Friday, May 29, 2015

The Big Diseasy

  John Woods for National Post

I tend to pay attention to the deaths of those who die younger than me, and age fifty-one is definitely in my rearview mirror. Mike O'Brien, a longtime CBC comedy writer and an actor who played a recurring character on "Corner Gas," died of cancer recently. O'Brien wasn't keen on dying young, yet he remained thoughtful and playful to the end, as is evident in his blog called The Big Diseasy, a play on The Big Easy.

Here is his final blog post from last Sunday -- last Sunday! While I would challenge his "faith is earned" observation, who am I to quibble with a courageous dead guy.

Do you gotta have faith?

Sorry for the delay.  I went golfing two weeks ago and tore something in my upper thigh. It was extremely ouchy and I didn’t feel like writing. But at least it had nothing to do with cancer. Several well-intentioned people have encouraged me to embrace Jesus Christ as part of my cancer journey. One reader observed I never write about the role of faith in my life and looming death.

Faith is earned. I have faith in my oncologists. I have faith in my radiologist, my surgeons, my nurses, my pharmacist and my counsellors. They all helped me live longer. I have faith my palliative care team will help me through my final footsteps.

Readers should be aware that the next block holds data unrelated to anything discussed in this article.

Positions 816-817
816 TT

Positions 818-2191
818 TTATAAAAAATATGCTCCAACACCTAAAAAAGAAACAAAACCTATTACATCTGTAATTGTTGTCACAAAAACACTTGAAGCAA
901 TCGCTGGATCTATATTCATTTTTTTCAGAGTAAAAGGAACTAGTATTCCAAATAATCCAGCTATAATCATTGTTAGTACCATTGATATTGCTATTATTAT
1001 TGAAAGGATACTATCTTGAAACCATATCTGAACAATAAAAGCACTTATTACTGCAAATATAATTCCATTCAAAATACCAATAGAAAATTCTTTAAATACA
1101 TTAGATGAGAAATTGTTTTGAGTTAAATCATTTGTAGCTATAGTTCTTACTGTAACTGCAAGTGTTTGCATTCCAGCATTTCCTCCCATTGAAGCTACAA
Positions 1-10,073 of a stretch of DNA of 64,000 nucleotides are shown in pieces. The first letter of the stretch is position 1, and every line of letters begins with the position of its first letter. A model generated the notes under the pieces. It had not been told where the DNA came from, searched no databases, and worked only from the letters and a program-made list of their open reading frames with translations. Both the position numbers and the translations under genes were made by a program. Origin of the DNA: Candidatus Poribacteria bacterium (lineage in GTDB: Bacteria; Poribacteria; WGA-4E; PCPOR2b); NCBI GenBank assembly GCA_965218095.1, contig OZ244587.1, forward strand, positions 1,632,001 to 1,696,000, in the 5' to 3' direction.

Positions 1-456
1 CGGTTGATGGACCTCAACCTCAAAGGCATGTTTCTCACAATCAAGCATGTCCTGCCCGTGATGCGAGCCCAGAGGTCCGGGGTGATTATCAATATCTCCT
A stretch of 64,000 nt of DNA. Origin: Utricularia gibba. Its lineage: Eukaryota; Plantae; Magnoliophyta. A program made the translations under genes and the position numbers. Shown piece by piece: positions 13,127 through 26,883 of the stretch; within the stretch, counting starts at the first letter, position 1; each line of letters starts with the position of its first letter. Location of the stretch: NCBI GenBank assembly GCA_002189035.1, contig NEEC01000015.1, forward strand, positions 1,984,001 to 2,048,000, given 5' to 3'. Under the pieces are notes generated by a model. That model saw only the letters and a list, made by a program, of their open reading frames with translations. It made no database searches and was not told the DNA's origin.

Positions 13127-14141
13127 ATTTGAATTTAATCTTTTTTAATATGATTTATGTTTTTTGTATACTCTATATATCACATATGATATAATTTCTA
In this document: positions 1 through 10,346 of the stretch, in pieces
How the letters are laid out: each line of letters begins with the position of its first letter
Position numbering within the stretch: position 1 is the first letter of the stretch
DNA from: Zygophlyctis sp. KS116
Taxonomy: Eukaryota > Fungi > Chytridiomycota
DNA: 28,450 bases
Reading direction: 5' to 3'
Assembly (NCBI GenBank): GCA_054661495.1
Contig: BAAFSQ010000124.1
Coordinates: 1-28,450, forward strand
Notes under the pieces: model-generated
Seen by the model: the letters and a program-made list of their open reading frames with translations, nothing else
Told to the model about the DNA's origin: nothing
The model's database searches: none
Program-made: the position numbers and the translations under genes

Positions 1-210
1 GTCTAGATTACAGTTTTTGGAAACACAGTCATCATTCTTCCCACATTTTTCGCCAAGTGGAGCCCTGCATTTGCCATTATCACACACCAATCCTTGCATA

After years of surgery and chemo and radiation burns and pain, I have a hard-won faith in my own body. To paraphrase E.E. Milne, I was stronger than I knew. Above all, I have faith Robin will guide Will toward a fine life. That’s the belief I treasure the most.

Many people pray for me. I appreciate their efforts. Knowing that other people care about me is spiritually uplifting and therefore medically beneficial. I feel stronger. Thank you.
But I have to continue to believe what I always have. I am a secular humanist. I believe we can achieve ethical, kind co-habitation, based on science, not superstition. It incorporates some of the teachings of prophets like Christ, Buddha and Muhammad (image not available).